5. The slope for the regression line
(for the CV) is the same in each group.

6. The CV has high reliability and was
measured without error.

**Research questions
and hypotheses**

We
generally use a key phrase to identify the CV in a research study. That key
phrase can be * controlling for* or

*. Here are some examples.*

**adjusted for**1. What is the difference between memory
scores for people with right and left hemisphere stroke *when adjusted for *age?

2. What is the effect of a marriage
enrichment program *when controlling for*
years of marriage?

The
research hypothesis states there is an effect or a difference when adjusting
for the CV and the null hypothesis assumes the usual no difference, or no
effect result, when adjusting for the CV.

Following is a hypothesis based on
question number one.

H1: When adjusting for age, there is a
significant difference between the means on verbal memory between patients who
experience right and left hemisphere strokes.

H_{0}1: When adjusting for age,
there is no significant difference between the means on verbal memory in the
population between patients who experienced right and left hemisphere strokes (*p* < .05).

**The research
method with a CV**

We
would follow usual procedures for delivering the IV (independent variable) or measuring a QIV (quasi-independent variable) along
with the DVs. We would consider what variables might affect the DVs and collect
data to measure those CVs. After all the data have been entered into our
database, we would obtain the descriptive statistics. Next, make any
adjustments to the data and calculate correlations between the measured
variables. Those variables that were not the primary focus of the experiment or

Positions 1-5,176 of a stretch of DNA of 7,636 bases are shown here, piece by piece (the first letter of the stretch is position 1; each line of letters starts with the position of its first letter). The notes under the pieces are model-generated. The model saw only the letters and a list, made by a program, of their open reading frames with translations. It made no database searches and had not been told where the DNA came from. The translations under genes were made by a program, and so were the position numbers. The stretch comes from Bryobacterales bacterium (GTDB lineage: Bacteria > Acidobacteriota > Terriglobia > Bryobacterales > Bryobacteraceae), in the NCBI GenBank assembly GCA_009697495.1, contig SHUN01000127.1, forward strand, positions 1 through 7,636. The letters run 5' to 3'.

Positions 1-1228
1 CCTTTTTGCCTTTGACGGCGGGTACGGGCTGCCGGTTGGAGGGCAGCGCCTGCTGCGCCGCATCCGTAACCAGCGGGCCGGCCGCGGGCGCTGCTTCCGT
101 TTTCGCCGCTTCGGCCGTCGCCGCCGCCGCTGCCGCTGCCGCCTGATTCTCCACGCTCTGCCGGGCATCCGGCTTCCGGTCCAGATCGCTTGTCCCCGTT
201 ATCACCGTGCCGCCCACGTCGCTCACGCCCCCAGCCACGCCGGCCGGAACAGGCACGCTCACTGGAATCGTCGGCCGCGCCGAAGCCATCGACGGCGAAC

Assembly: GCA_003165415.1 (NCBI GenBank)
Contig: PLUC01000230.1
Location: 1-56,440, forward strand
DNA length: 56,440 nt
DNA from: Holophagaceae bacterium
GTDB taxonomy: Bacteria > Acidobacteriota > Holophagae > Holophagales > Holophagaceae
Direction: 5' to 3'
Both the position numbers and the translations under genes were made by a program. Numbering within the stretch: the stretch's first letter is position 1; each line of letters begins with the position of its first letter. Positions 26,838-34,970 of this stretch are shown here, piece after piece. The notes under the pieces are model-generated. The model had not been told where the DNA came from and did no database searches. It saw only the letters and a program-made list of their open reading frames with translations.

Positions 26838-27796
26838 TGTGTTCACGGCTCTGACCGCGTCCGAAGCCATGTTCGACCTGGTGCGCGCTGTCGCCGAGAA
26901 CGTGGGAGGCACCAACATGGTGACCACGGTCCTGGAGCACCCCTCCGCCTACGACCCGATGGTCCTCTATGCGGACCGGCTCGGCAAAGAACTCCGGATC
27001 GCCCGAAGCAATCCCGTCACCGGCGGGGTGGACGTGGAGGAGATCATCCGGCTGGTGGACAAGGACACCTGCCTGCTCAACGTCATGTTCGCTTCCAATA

study will be entered as CVs in the ANOVA procedure if they are highly
correlated with the DVs. We will perform the usual post hoc analyses, if
applicable.

**Results**

When
interpreting the results of an ANCOVA, we will refer to the adjusted means.
SPSS reports the results of the analysis. In the *Test of Between Subjects Effects *table, SPSS reports the CV along
with an *F*-test. If the CV made a
significant contribution to the analysis, the *p*-value for the CV will be less than .05 (or your preferred level of significance). The output will also
include adjusted and unadjusted means. When reporting the results, you should
report both sets of means. In a small study, the means can be reported in a
paragraph. In a larger study, the means should be placed in a table.

Example of ANCOVA reporting for a
fictitious study.

IV = communication skills training vs. a no skills training control (2
groups)

DV = some measure of communication on a
continuous scale

CV = years of employment-- a continuous scale

Workplace communication skills training for employees significantly improved positive statements when adjusted for years of employment, *F*(2,38) = 4.56,* p* = .03, eta^{2} = .42, Observed Power = .67.

**Links to Connections**

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FACEBOOK ** Geoff
W. Sutton

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**Read published articles: **

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W Sutton